Let we have a 3CNF under following restriction: each variable occurs 3 times.

Then I apply generalized resolution (GR) (I don't know which name would fit more) technique (number of clauses can be arbitrary large, just an example):

$(x\lor A)\land(x\lor B)\land(\overline x\lor C)=(A\lor C)\land(B\lor C)$. Here $A,B,C$ are some clauses. Neither $A$ and $C$ nor $B$ and $C$ have opposing literals (like in original resolution, the reason is not to exponentially increase length of formula).

Is it an open problem if there is such a sequence of choices (which variable to choose for GR) that will return 'NO' if formula is unsatisfiable? Or there is a proof that some unsatisfiable formulas (with given restrictions) have no such sequences? Meaning that for every pair of literals $x,y$ on some step it will be possible to find a clause $(A\lor x\lor y)\land(B\lor\overline x\lor\overline y)$.

We assume that we can use any known polynomial technique such as unit propagation, absorption rules $(x\lor A)\land(\overline x\lor A)=A; A\land(x\lor A)=A$, pure literal rule (if variable always occur as positive or negative, remove all clauses where it is contained), changing equal literals, finding strongly connected components in a graph for 2-clauses, etc.

  • $\begingroup$ Resolution's completeness guarantees that once you've used it to reduce the formula to monotone form you will have produced an empty clause iff the formula is unsatisfiable. So you can always use it to determine satisfiability. $\endgroup$
    – Kyle Jones
    Commented Aug 31, 2017 at 1:33
  • $\begingroup$ @KyleJones, of course, but I don't know if we always can find such a sequence of choices (or another that will give an opposing singletons, as example). Or every formula is reducible to monotone using this trick? $\endgroup$
    – rus9384
    Commented Aug 31, 2017 at 1:36
  • $\begingroup$ I guess I'm not understanding what you're asking because the simplest way to go about it is 1) choose any variable that appears both positively and negatively in the formula and apply resolution to all such pairs of clauses. 2) keep the resulting resolvent clauses and discard the original clauses you used in the resolutions, which you can do without affecting satisfiability. Repeat 1 and 2 until there are no more variables that appear both positively and negatively in the formula. This process works for any CNF formula, and looks like exactly what you did with x, A, B, and C above. $\endgroup$
    – Kyle Jones
    Commented Aug 31, 2017 at 1:45
  • $\begingroup$ @KyleJones, we can't apply resolution here: $(x\lor y\lor z)\land(\overline x\lor\overline y\lor\overline z)$. So, I don't understand how we can apply GR in any formula. $\endgroup$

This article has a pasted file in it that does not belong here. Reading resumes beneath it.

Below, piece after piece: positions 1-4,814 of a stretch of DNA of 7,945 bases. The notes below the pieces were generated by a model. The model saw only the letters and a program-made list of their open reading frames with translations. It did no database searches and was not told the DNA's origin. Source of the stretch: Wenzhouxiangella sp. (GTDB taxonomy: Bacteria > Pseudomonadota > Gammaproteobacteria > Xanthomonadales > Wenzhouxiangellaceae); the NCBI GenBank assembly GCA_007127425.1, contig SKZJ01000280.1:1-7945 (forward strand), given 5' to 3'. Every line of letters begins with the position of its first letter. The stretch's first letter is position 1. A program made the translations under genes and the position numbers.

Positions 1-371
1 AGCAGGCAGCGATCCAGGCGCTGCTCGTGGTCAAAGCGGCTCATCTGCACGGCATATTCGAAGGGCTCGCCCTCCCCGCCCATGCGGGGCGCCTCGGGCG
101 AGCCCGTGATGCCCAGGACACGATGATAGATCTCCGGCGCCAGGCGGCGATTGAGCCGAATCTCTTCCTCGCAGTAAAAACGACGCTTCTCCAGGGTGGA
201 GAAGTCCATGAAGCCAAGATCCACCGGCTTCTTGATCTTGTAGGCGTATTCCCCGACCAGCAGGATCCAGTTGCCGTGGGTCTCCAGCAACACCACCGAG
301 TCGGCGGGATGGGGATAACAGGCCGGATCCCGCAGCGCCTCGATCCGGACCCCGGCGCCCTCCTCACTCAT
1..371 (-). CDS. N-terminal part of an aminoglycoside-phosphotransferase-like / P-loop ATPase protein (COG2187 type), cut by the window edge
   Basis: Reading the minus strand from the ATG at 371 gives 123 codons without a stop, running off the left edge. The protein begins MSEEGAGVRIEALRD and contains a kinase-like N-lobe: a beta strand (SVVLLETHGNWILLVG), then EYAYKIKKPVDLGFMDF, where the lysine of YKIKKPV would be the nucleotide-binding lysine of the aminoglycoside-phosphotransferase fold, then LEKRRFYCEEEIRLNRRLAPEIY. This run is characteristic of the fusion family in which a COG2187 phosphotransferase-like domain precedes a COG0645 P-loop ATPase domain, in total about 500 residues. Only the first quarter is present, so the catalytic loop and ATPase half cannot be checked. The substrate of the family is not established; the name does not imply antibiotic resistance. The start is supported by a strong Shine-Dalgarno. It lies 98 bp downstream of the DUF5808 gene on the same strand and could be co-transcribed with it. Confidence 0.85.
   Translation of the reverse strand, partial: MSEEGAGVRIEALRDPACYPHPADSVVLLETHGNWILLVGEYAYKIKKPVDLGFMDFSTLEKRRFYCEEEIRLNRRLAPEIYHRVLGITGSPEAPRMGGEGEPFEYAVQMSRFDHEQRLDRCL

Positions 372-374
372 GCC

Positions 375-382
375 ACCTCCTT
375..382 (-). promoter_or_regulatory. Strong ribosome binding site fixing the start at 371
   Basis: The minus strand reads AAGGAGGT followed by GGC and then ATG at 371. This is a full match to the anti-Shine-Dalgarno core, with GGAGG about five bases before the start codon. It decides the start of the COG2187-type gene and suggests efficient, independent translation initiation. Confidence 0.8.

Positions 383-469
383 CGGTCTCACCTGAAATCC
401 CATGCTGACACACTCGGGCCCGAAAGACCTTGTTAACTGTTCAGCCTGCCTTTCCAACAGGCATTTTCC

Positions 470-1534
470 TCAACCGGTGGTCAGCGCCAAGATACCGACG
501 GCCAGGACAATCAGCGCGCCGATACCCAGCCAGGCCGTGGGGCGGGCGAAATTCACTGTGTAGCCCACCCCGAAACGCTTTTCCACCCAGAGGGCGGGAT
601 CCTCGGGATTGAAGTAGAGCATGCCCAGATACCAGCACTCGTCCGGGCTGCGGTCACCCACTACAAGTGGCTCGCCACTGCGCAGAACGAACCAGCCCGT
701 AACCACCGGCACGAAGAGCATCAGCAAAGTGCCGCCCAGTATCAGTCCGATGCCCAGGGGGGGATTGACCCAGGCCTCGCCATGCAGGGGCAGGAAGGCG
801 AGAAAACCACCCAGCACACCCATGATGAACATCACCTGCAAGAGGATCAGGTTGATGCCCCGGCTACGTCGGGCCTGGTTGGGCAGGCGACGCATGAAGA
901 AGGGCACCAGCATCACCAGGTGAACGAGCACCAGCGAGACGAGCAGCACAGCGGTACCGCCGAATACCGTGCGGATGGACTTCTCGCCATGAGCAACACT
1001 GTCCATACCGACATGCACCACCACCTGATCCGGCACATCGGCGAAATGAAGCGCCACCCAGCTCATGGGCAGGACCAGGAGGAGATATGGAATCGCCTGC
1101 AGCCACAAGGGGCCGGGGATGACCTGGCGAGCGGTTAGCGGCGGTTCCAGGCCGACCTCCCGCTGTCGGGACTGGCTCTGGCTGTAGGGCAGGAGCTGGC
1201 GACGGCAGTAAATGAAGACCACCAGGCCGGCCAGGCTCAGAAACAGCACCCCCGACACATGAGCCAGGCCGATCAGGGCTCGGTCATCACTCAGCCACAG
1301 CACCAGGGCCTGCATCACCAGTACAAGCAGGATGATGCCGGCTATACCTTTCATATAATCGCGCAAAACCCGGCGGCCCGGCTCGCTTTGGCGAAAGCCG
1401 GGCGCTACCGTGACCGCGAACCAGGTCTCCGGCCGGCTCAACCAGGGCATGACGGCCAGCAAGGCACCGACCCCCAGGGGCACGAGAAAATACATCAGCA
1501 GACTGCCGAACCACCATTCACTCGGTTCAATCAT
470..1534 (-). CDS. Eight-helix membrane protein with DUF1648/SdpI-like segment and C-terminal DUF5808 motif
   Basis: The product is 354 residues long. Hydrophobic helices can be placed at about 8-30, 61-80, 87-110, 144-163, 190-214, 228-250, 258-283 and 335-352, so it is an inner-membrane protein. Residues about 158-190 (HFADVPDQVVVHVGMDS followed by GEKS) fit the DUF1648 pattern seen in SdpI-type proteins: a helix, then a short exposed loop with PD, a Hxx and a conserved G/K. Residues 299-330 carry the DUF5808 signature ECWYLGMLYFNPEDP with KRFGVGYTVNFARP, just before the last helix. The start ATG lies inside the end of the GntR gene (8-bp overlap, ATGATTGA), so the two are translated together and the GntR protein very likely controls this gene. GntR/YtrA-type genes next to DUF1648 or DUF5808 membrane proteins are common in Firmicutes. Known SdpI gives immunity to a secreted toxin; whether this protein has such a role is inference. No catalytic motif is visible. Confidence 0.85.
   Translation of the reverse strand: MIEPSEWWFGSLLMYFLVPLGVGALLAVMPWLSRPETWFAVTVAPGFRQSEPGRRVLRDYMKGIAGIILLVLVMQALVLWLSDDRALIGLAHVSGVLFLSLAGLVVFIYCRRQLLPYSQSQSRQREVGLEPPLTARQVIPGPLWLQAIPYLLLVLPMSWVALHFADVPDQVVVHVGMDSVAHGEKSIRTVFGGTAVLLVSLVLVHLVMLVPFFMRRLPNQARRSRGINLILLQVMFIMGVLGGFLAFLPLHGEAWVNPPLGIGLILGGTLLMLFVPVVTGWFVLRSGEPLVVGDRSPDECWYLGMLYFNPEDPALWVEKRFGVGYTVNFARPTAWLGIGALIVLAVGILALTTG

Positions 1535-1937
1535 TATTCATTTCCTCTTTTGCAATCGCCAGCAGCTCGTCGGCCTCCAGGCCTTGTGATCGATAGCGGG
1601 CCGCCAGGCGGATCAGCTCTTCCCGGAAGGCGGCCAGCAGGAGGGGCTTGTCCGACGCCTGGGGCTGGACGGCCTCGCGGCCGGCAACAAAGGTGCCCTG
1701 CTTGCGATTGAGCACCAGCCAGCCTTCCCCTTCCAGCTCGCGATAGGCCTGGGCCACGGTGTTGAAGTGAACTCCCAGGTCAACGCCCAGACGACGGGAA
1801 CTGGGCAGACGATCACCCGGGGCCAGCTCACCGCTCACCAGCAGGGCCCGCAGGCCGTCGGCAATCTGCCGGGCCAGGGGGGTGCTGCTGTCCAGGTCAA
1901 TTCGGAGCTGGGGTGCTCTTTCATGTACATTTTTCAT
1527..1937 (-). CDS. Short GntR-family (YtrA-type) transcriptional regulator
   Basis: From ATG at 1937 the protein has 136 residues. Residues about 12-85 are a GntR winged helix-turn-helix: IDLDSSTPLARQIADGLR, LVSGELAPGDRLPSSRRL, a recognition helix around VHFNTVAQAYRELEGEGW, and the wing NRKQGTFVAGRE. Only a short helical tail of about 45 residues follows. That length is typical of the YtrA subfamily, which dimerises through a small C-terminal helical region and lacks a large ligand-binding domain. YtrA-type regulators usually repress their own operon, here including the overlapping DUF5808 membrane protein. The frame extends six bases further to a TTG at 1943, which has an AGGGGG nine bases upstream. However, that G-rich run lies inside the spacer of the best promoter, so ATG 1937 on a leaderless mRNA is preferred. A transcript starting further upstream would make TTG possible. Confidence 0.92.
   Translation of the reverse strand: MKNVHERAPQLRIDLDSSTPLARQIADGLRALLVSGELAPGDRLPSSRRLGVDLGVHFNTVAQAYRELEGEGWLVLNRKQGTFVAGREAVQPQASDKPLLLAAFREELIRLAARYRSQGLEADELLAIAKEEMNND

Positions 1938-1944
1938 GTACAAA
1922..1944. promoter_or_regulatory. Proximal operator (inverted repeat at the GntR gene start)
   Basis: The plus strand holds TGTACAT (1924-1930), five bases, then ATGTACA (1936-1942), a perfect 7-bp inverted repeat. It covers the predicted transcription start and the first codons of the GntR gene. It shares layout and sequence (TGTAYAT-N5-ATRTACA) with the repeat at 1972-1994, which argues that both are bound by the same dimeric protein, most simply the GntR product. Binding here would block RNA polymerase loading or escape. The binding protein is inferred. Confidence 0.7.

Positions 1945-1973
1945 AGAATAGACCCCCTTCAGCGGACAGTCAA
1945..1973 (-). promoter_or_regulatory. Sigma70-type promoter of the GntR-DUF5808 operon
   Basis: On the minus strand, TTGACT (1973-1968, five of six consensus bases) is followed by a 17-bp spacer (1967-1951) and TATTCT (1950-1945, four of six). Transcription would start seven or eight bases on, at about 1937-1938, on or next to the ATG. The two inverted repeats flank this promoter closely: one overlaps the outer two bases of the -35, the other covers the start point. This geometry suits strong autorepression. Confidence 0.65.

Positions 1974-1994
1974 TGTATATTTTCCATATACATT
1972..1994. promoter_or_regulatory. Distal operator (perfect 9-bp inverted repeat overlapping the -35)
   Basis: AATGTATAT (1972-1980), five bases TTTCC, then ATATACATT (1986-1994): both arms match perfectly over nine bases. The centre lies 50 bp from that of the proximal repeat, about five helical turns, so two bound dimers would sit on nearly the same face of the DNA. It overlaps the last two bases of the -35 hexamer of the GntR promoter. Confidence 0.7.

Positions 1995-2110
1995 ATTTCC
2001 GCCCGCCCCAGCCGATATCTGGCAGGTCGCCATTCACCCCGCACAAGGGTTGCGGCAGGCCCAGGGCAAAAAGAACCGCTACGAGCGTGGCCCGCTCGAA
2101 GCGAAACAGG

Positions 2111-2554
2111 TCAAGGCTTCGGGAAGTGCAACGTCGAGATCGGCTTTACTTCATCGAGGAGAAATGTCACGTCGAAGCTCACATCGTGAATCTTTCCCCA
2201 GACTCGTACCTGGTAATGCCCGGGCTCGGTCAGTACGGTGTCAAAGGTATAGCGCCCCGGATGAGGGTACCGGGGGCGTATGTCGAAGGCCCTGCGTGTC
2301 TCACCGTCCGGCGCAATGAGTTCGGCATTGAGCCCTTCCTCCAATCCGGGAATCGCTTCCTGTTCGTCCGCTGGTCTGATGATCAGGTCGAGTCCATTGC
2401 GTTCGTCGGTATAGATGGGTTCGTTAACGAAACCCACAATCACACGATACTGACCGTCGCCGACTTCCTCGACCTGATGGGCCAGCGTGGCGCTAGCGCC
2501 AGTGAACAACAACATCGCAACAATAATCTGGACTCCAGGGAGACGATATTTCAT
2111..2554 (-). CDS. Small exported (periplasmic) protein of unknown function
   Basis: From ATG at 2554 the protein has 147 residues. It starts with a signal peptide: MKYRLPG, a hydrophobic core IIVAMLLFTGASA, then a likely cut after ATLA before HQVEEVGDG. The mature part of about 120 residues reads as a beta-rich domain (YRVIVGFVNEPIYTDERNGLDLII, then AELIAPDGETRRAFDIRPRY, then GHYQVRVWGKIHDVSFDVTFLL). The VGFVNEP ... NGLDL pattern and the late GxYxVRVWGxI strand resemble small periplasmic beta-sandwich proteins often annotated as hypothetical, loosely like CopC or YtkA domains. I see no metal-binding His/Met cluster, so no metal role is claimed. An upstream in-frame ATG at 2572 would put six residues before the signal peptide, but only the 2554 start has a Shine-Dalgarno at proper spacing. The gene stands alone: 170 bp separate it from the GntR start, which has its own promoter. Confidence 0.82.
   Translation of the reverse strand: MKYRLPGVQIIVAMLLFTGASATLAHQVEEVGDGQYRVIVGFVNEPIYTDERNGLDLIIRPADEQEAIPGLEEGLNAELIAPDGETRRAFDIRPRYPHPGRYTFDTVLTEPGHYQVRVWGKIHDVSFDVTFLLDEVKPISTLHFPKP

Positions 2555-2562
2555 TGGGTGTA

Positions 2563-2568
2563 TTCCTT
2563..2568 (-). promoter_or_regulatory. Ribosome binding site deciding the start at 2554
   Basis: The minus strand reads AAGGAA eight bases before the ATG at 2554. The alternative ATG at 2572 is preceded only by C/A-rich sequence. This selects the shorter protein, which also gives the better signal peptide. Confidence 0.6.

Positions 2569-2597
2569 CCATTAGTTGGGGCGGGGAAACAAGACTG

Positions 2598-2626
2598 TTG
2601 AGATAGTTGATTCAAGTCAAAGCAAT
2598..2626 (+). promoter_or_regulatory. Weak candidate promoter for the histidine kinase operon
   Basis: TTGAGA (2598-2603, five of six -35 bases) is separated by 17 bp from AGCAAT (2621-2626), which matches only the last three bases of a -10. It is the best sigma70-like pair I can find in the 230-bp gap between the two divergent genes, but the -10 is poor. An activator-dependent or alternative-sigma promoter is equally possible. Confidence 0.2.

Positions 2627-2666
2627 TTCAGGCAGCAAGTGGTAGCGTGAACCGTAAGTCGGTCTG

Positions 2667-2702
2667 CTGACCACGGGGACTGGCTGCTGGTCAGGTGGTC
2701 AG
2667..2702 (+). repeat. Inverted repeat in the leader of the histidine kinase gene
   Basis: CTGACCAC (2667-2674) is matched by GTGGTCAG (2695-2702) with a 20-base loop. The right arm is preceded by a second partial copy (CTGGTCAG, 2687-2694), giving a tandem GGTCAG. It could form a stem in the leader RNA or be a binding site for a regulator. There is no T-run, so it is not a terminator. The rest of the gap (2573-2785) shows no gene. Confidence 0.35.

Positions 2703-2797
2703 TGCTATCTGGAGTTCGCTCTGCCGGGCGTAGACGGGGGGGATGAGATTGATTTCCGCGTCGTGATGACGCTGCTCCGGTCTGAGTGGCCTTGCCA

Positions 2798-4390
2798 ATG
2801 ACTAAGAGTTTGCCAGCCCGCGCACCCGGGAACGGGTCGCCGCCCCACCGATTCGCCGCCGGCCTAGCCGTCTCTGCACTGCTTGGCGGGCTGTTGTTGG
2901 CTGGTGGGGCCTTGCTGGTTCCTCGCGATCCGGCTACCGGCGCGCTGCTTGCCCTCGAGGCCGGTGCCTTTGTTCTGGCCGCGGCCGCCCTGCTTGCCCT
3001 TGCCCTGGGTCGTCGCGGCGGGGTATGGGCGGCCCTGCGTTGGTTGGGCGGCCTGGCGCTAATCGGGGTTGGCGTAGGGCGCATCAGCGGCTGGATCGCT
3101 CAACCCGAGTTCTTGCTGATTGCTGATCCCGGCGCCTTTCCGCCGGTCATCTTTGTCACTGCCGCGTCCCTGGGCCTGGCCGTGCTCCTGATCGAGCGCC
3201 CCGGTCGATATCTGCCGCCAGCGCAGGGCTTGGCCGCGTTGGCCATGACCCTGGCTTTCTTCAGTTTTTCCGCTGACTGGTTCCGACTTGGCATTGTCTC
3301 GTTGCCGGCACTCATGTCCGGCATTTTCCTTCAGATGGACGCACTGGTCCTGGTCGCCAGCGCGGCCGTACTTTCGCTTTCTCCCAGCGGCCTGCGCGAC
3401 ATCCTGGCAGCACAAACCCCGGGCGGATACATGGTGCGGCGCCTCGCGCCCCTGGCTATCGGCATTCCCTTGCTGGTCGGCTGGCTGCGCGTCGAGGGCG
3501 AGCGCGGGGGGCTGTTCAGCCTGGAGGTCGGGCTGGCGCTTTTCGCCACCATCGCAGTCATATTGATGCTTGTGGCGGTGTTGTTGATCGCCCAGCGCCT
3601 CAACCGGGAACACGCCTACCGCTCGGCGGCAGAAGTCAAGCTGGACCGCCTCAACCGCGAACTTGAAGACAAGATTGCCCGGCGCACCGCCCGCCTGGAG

– rus9384
    Commented Aug 31, 2017 at 1:48
  • $\begingroup$ You can apply the rule, you just end up with a tautology, which isn't an empty clause, so the formula is satisfiable. $\endgroup$
    – Kyle Jones
    Commented Aug 31, 2017 at 1:54

1 Answer 1


Resolution is refutation-complete. This means that if $S$ is a set of unsatisfiable clauses, then you can use resolution to derive the empty clause. Moreover, Resolution is sound, so you can only derive the empty clause if $S$ is unsatisfiable. Summarizing, given a set $S$ of clauses, you can use Resolution to derive the empty clause if and only if $S$ is unsatisfiable.

Unfortunately, sometimes generating the empty clause takes an exponential number of steps. Let $G$ be a random 4-regular graph on an odd number of vertices $n$, and let us associate with each of the $2n$ edges a variable. Consider the set of $\Theta(n)$ clauses stating that for every vertex, the XOR of the four variables corresponding to edges touching the vertex is 1. Since the number of vertices is odd, this set of clauses, known as a Tseitin contradiction, is unsatisfiable. Urquhart showed that with high probability, any Resolution refutation of this set of clauses has $2^{\Omega(n)}$ many lines (i.e., clauses); see Jakob Nordström's lecture notes.

  • $\begingroup$ Yet that probability is not 100%? But there exist formulas for which that probability is 100%, is that correct? $\endgroup$
    – rus9384
    Commented Aug 31, 2017 at 9:27
  • $\begingroup$ The probability is over the choice of the formula. For most graphs the resulting formula will require an exponentially long Resolution refutation. You can also construct explicit graphs for which this holds. $\endgroup$ Commented Aug 31, 2017 at 9:30
  • $\begingroup$ To stress the point, once we fix the formula, there is nothing probabilistic going on any more. $\endgroup$ Commented Aug 31, 2017 at 9:32
  • $\begingroup$ Resolution runtime is independent on order of applying it? $\endgroup$
    – rus9384
    Commented Aug 31, 2017 at 9:49
  • $\begingroup$ The lower bound is on the number of lines in any resolution refutation. I don't care how you generate the refutation. I only charge you for the number of lines in the resulting proof. $\endgroup$ Commented Aug 31, 2017 at 9:51

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